I know that in C++, to include a library, you either put the library name in <x> or "x". Now, I believe that this was because of a major change in the C++ language a some time ago.

Now, in Arduino, there are 2 types of Wire (I2C) library : <Wire.h> and "Wire.h".

Which one is the right one?

I've seem people using both, and they both seem to work.

2 Answers 2


The proper distinction is exactly what paths are searched for the include files.

<...> searches the "system" paths, while "..." searches both the system an "local" paths.

From the GCC manual:

-I dir

Add the directory dir to the list of directories to be searched for header files. Directories named by -I are searched before the standard system include directories. If the directory dir is a standard system include directory, the option is ignored to ensure that the default search order for system directories and the special treatment of system headers are not defeated . If dir begins with =, then the = will be replaced by the sysroot prefix; see --sysroot and -isysroot.

-iquote dir

Search dir only for header files requested with #include "file"; they are not searched for #include <file>, before all directories specified by -I and before the standard system directories. If dir begins with =, then the = will be replaced by the sysroot prefix; see --sysroot and -isysroot.

Note that the Arduino IDE only uses -I, so there is little to no distinction between <...> and "...".

Commonly the main usage of the distinction is to use <...> to include system or library headers, and "..." to include headers that are part of the actual sketch / application, since the "current directory" is automatically added as a local include path.

  • So both "Wire.h" and <Wire.h> would work?
    – Dat Ha
    Commented Dec 2, 2016 at 21:11
  • Yep. I commonly see both being used, though I for one only ever use <Wire.h>.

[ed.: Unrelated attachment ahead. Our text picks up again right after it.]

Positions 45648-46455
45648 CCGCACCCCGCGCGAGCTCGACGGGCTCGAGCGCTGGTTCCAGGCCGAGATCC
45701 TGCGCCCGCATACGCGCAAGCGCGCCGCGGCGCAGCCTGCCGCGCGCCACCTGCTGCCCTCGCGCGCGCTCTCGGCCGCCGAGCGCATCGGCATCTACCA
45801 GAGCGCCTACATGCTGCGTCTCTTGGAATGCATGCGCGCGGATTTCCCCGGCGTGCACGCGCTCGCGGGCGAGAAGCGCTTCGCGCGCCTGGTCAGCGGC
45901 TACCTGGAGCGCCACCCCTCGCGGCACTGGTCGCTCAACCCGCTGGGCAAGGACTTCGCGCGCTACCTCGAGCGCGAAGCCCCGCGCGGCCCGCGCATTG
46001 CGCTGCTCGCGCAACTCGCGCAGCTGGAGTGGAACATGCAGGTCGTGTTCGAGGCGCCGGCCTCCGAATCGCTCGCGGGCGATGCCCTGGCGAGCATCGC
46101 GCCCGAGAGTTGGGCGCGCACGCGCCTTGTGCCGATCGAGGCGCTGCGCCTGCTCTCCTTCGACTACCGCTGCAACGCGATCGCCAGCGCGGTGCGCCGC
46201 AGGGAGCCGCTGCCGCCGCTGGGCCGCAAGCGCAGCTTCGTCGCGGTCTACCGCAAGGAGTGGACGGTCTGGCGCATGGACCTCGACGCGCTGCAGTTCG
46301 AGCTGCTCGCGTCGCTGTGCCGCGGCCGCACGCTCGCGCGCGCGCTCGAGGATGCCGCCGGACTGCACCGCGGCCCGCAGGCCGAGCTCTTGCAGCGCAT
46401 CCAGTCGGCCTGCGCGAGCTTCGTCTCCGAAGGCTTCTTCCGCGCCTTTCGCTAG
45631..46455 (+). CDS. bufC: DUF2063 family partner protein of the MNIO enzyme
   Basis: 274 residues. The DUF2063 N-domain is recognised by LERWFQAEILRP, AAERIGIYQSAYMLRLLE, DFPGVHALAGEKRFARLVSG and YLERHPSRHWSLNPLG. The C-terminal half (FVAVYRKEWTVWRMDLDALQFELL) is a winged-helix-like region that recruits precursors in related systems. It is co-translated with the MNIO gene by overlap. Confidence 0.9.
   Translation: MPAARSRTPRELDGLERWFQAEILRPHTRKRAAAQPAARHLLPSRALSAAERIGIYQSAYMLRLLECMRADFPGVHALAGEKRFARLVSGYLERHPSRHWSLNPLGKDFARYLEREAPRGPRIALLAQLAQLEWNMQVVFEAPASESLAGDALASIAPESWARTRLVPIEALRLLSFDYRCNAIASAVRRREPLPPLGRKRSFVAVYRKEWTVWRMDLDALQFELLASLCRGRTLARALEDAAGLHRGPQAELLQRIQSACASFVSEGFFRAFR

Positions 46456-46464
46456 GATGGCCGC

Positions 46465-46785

– Majenko
    Commented Dec 2, 2016 at 21:12
  • Specifically, "file.h" searches the directory containing the current file first. Thus, "file.h" would work for both, finding your local version of file.h before searching the library. However I write "file.h" or <file.h> to explicitly specify - to the reader - which one I mean to include. See [this page describing the gnu compiler's "include" syntax]{gcc.gnu.org/onlinedocs/cpp/Include-Syntax.html)
    – JRobert
    Commented Dec 2, 2016 at 23:25


#include <filename>

The intent of this syntax is to search for the files under control of the implementation. Typical implementations search only standard include directories. The standard C++ library and the standard C library are implicitly included in these standard include directories. The standard include directories usually can be controlled by the user through compiler options.

#include "filename"

The intent of this syntax is to search for the files that are not controlled by the implementation. Typical implementations first search the directory where the current file resides and, only if the file is not found, search the standard include directories as with (1).

So basically it's intent is to give some idea of where the file should be. I, myself use "" for files that are inside the directory of my program. And <> for files or libraries that are in my path or other external locations.

This question is also more related to programming in general as Arduino specific.

Also see: https://stackoverflow.com/questions/21593/what-is-the-difference-between-include-filename-and-include-filename

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